And what about God? Is Goddess just God in a skirt? Or a skort? Or jeans and a flannel shirt? And just what does gender mean when we are in the realm of spirit?
These questions have been on my mind, because I recently completed an adaptation of the Christian Science textbook, intended for use by women interested in a system of metaphysical healing with a remarkable track record. The book, Science and Health with Key to the Scriptures written by Mary Baker Eddy, was originally published in 1875, and this publication was followed by an astounding record of healings attributed to the reading and application of the teachings it contained. The Christian Science Church was founded on the healings, which, according to Eddy, proved her theory.
I was a serious student of Christian Science for several years, until the homophobia of the Church's policies in the 1980's compelled me to withdraw my membership and leave the religion. I have written about this in my introduction to the adaptation.
But I never forgot the power of the teaching, and, in fact, the more I read about recovery from trauma and about quantum physics, the more I felt the brilliance and prescience of Eddy's work. In a nutshell, she believed that what we know of the world, derived from the five senses, is inaccurate... that, in fact, matter is unreal. And, in fact, quantum physics has demonstrated this. Moreover, she writes that the mind reporting the delusion is the delusion itself. Kind of like a dissociated state reporting reality. And all of this would be philosophical speculation, except for her insistence on an ultimate reality, that is Spirit, which, according to her, can override this false testimony of the senses.
To explain another way... The Christian Scientist, understanding Spirit to be all and matter to be nothing, would approach the appearance of a tumor the same way she would the appearance of antlers. She would understand it to be an impossibility, a lie. She would not apply affirmations to make it go away. She would work to understand the impossibility and to line her thinking up with the spiritual reality of the allness of Spirit (also called Mind, Principle, Soul, Life, Truth, Love).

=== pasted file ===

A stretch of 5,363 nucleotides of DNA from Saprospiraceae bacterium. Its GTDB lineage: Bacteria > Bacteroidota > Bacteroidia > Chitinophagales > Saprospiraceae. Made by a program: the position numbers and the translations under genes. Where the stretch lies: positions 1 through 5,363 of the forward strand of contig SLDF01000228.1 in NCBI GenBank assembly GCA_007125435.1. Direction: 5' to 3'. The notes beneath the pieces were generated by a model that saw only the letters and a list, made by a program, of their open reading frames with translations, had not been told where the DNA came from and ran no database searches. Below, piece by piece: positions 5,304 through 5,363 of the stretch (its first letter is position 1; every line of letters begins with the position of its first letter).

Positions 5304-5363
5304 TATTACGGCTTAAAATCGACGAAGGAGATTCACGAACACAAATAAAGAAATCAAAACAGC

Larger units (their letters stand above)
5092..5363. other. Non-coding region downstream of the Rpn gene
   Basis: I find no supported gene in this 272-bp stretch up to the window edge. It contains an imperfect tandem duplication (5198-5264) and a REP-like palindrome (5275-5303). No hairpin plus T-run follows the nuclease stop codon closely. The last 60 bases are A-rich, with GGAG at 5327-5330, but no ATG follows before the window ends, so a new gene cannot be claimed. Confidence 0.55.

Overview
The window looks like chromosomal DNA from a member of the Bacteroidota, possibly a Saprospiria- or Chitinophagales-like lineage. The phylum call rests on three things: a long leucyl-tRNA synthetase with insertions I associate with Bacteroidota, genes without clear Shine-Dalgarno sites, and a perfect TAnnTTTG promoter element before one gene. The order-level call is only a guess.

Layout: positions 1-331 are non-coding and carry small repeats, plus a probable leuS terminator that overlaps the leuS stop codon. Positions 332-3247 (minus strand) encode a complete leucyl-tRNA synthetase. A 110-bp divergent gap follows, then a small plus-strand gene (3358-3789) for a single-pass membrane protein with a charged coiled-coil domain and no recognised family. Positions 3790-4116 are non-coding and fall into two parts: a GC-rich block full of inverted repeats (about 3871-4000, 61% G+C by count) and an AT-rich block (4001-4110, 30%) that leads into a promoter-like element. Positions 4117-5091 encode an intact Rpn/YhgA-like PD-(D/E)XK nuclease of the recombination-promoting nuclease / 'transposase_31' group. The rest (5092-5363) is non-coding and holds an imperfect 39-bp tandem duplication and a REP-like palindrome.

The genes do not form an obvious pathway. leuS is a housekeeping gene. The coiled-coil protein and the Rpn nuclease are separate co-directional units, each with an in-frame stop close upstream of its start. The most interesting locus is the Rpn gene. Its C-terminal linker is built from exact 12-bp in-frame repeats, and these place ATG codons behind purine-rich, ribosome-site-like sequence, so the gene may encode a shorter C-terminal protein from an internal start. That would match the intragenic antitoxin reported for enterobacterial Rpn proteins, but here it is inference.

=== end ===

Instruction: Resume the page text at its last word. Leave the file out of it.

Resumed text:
To make a long story short (read my intro), I have grown more, not less, interested in Eddy's system since leaving the Church a quarter century ago. Which is why I decided to adapt the textbook. (The book is in public domain and someone actually put it online in Word.)
And... this is where radical-feminist-lesbian-nature-based-goddess-worship ran headlong into 19th-century-protestant-Christian-patriarchal-Biblical tropes. Eddy's metaphors, which were useful to her in putting across a radical teaching in 1875, were not useful to me. They were, in fact, serious impediments. I did not feel that they were in any way integral to her theory, which is why I undertook the adaptation in the first place... but the whole point was to preserve as much of her 700-page book as possible... so what to adapt and how?
Yesterday I was reading a copy of Herstoria, which is a fabulous publication, by the way.... and I ran across an article "The medieval mystery of a prayerbook, secret writing and a woman's learning..." by Kathryn Powell. It was about the discovery of an 11th century prayerbook that appears to have been adapted by a woman sometime in the 12th century. And, yes, between the lines she had changed the pronouns. She had also decoded secret writing that appears to have been some kind of game played by the monks.
I felt myself in a long tradition of women struggling to tease out the core truths in metaphysical systems couched and coded in patriarchal terms.
Changing the pronouns in my case meant changing many other things-- words like "sin," "evil," "dominion," "purity," "righteousness." And, of course, removing all reference to the Bible and to Christianity. After much thought, and more than a little influenced by the Gulf Coast disaster, I changed "God" to "Gaia." I wanted to do more than put God in a skirt.
I do not belief that masculinity and femininity are yin and yang ideas, two halves of some whole. I believe that women are quite whole by ourselves, thank you, and that historically, our so-called "other halves" have made life a living hell on earth for us. A spirituality, and especially a metaphysical system of healing, that is for women has to reflect this wholeness. At the same time, there is power in personifying a higher power, because in moments of terror and chaos, intellectualizing is not much comfort.
Anyway, the exercise was profound, and the book is A Science of Gaia. It's available as a PDF download, an eBook, or a paperback. Blessed be!